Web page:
Nobody knows how many plastic-parts-producing RepRap 3-D printers there are in the world. The best estimate, from the man who developed it, is that 10,000 to 30,000 of the desktop-sized manufacturing machines now exist.
It’s hard to get a precise number because one of the core tenets of RepRap—short for replicating rapid prototyper—was to make a printer that could print out more copies of itself.
“I just started this project; I’m not in control of it,” says Dr. Adrian Bowyer, a retired University of Bath engineer who created the first version of the printer and who now runs a company that makes and sells RepRap kits.
Though he made arguably the most successful personal 3-D printer for the maker community to date, Bowyer says his primary interest wasn’t in turning the manufacturing world on its head by releasing the designs for free so that anyone could make their own RepRap. Instead, he was consumed by the idea of machines attaining the ability to self-replicate.
He wanted the printer to reproduce, but he knew he needed people to help it. That’s why he borrowed an idea from nature: the symbiotic relationship often found between plants and animals.
Like bees that help flowering plants to reproduce by carrying pollen from one to another, a person who has a RepRap can make another through the open distribution of blueprints, mostly with parts that the printer can produce.
By allowing this free reproduction, Bowyer hopes to harness the evolutionary power of artificial selection, where people improve upon the RepRap design and the most successful upgrades are passed on to succeeding generations.
“Good designs will dominate the market,” Bowyer says. “When a better design is posted, the RepRap can put out an upgraded version of itself. In fact, every time someone sells a 3-D printer that is not a RepRap I rejoice, because they have just bought a machine that can make a RepRap.”
The machine’s evolution over generations of builds is clearly part of the DNA Bowyer and his colleagues have built into it. The first printer he unveiled with the name Darwin. The second was named after Gregor Mendel, whose work on inheritance started modern genetics. The third unit was dubbed Huxley, after the English biologist who was an ardent defender of Darwin’s concepts concerning evolution.
The idea seems to be working, at least according to a small 2012 survey of 358 respondents that found a plurality of 26 percent had used a RepRap printer. And Bowyer says that RepRap’s most successful competitors are based on RepRap’s design.
Txchnologist: Reproduction and change through adaptation are considered some of the hallmarks of life. Are RepRap 3-D printers alive?
Adrian Bowyer: It’s true that things that copy themselves tend toward life … of course, life falls along a spectrum. The RepRap machine only makes 50 percent of its parts or parts you would need to put together a new RepRap. But let’s have some context. We humans only make about 60 percent of our own parts—out of the 20 amino acids, we only make 12 ourselves; the other eight we have to get from our food.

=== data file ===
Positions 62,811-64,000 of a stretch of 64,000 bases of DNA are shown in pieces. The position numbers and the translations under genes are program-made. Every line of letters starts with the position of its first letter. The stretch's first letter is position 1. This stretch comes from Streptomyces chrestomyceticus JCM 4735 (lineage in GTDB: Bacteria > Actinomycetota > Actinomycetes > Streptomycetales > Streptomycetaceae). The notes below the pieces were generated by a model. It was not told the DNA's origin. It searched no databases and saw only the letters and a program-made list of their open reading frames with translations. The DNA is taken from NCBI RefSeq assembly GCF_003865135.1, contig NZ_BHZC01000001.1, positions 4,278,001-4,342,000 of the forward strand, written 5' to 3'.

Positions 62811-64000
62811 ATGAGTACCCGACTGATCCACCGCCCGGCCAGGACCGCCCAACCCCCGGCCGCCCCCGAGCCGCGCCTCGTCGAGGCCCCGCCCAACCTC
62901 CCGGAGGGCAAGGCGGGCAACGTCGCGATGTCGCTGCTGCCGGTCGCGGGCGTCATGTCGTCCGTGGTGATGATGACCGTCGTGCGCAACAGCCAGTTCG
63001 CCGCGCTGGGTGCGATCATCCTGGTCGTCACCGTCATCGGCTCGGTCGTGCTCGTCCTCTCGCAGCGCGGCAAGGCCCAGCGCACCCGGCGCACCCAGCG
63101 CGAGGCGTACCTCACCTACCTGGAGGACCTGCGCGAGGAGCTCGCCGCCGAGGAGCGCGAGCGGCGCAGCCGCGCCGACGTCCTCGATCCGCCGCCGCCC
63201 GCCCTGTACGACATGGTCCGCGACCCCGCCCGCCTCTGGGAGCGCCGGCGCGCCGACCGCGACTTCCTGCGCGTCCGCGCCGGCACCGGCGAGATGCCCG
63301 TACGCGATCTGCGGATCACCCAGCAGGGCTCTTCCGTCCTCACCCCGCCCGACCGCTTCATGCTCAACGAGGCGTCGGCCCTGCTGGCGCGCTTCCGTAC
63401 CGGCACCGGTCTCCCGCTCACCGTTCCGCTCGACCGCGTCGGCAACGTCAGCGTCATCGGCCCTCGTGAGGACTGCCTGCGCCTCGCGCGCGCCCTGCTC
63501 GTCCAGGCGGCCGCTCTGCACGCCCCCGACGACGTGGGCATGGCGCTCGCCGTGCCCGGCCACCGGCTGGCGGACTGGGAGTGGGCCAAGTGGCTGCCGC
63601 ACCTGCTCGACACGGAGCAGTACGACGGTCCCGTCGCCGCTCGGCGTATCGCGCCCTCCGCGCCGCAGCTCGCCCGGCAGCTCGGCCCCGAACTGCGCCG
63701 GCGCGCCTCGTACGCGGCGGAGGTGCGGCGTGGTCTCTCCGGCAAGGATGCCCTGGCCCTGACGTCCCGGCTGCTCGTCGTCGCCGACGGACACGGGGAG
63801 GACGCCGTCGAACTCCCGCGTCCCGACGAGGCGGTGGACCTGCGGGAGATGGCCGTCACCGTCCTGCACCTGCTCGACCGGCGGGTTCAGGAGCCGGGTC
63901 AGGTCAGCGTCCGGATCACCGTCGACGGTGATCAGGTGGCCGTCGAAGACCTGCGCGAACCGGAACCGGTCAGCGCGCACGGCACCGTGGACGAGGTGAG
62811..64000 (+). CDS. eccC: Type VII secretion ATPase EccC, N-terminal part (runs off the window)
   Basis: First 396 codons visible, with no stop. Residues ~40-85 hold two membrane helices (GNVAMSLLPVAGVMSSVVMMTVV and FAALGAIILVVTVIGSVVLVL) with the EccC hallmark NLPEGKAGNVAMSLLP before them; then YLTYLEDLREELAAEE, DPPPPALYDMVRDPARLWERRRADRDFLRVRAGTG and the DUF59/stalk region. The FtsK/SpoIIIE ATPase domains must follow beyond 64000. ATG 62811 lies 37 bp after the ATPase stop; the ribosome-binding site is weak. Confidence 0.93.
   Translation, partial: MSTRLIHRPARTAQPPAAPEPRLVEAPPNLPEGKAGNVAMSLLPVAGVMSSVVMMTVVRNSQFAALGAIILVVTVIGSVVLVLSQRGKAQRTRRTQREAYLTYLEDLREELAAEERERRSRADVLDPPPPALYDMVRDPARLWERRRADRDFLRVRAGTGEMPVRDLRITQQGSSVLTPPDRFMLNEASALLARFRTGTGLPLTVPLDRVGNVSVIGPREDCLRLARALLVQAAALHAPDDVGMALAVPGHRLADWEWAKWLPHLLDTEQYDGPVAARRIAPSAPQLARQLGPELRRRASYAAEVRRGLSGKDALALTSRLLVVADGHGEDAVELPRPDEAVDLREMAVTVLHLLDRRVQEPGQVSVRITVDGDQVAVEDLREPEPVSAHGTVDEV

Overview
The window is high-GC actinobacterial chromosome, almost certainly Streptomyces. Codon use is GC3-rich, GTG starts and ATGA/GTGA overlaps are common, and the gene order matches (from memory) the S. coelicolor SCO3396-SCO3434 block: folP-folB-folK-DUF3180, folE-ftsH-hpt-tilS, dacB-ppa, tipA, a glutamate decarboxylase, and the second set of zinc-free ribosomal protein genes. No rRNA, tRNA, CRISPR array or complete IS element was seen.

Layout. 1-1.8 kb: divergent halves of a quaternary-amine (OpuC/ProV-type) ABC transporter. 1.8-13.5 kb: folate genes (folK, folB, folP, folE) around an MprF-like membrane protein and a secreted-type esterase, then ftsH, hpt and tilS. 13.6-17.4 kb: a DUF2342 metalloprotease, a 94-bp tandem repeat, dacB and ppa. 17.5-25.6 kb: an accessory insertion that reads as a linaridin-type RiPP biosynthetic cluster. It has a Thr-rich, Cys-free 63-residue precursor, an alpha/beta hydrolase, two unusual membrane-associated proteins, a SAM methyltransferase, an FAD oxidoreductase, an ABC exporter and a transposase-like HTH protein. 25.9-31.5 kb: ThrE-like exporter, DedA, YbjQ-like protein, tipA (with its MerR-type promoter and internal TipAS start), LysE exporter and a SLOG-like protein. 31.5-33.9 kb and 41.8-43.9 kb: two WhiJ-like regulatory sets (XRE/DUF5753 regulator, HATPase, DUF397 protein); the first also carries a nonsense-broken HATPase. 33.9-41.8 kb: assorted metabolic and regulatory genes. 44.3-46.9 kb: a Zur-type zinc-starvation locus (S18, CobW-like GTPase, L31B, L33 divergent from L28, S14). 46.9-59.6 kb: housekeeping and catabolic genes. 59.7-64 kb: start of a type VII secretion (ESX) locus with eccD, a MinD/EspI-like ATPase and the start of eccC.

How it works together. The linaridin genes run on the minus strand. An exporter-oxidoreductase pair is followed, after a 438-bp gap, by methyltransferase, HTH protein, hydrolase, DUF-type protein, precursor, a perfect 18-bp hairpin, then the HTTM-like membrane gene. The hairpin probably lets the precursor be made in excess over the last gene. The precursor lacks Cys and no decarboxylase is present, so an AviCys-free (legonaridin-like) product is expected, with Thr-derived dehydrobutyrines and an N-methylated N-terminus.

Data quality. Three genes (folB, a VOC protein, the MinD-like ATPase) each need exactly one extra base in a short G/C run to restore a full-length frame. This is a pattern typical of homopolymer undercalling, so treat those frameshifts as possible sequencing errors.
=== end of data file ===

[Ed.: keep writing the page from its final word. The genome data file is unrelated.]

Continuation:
Txch: We’ve been reporting on 3-D printing for a couple of weeks now and the excitement around the technology is almost palpable. What’s behind all this buzz?
AB: If modesty didn’t prevent me from saying, I’d say that it was all pretty quiet until I started RepRap in 2004. Until then, a commercial 3-D printer cost 25,000 to 35,000 dollars. I thought, “This is ridiculous. Why not make a machine for a few hundred dollars?” That started to engender interest.
Txch: Since this is a prototype- or model-producing machine, what effect is it having on innovation?
AB: It would be strange if this doesn’t considerably enhance innovation. There are things that you or I can’t even think of that will happen because of it. Far more people will invent far more machines—some won’t be good and some will. The fact that most will be rubbish doesn’t matter at all. It’s the 1 percent that isn’t rubbish that will matter.
Txch: Where is 3-D printing going?
AB: For 3-D printing in general, the next innovation will be multimaterials—being able to print with more than one type of substance. For RepRap, its evolution is toward ease of assembly—there is very strong Darwinian pressure toward better design.
People will eventually print their own electronics. They’ll download a design for a mobile phone and print it. That will be interesting—manufacturing and shipping is dedicated to these types of products and printing on demand will change the whole industry, possibly in the same sense as the music and movie industry is changing.
It will be quite interesting if the technology moves along and becomes ubiquitous like the Web. You could say that this is doing for material objects what the Web did for digital objects.
I don’t see a technical barrier to it becoming ubiquitous like that. If 3-D printing becomes useful to the average human, then there are no technical or financial reasons for it not to spread.
Top image: RepRap’s first “Darwin” 3-D printer. Courtesy reprap.org.